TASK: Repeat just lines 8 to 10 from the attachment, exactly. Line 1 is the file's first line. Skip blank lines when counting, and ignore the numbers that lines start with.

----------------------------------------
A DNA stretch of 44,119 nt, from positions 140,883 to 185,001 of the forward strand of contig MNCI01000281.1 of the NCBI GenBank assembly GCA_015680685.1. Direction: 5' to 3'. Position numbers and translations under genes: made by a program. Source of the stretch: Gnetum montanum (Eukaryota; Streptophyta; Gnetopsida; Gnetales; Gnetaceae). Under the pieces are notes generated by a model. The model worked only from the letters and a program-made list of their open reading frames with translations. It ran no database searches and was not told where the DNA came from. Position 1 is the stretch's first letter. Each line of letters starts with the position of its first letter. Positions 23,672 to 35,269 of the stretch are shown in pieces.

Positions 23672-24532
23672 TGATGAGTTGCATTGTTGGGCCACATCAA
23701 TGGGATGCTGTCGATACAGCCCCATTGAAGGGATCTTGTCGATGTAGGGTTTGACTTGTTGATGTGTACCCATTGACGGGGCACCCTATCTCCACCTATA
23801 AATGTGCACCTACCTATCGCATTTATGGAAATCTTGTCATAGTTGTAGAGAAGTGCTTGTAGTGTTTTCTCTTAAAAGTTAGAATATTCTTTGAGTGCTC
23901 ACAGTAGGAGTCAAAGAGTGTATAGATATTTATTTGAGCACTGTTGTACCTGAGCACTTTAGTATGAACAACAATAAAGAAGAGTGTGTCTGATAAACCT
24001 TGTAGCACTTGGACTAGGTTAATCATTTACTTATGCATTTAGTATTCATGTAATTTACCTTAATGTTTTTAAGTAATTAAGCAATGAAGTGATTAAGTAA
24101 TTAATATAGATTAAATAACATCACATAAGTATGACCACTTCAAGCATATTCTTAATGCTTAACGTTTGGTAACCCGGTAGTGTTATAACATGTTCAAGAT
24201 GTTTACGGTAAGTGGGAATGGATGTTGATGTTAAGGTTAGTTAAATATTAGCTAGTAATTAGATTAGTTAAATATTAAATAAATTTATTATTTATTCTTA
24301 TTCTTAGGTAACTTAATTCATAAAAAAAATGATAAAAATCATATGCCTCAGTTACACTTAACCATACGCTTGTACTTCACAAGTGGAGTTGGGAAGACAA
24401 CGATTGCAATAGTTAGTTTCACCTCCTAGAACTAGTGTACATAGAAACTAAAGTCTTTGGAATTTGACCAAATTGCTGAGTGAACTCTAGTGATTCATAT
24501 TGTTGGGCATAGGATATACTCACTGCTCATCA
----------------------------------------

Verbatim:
24101 TTAATATAGATTAAATAACATCACATAAGTATGACCACTTCAAGCATATTCTTAATGCTTAACGTTTGGTAACCCGGTAGTGTTATAACATGTTCAAGAT
24201 GTTTACGGTAAGTGGGAATGGATGTTGATGTTAAGGTTAGTTAAATATTAGCTAGTAATTAGATTAGTTAAATATTAAATAAATTTATTATTTATTCTTA
24301 TTCTTAGGTAACTTAATTCATAAAAAAAATGATAAAAATCATATGCCTCAGTTACACTTAACCATACGCTTGTACTTCACAAGTGGAGTTGGGAAGACAA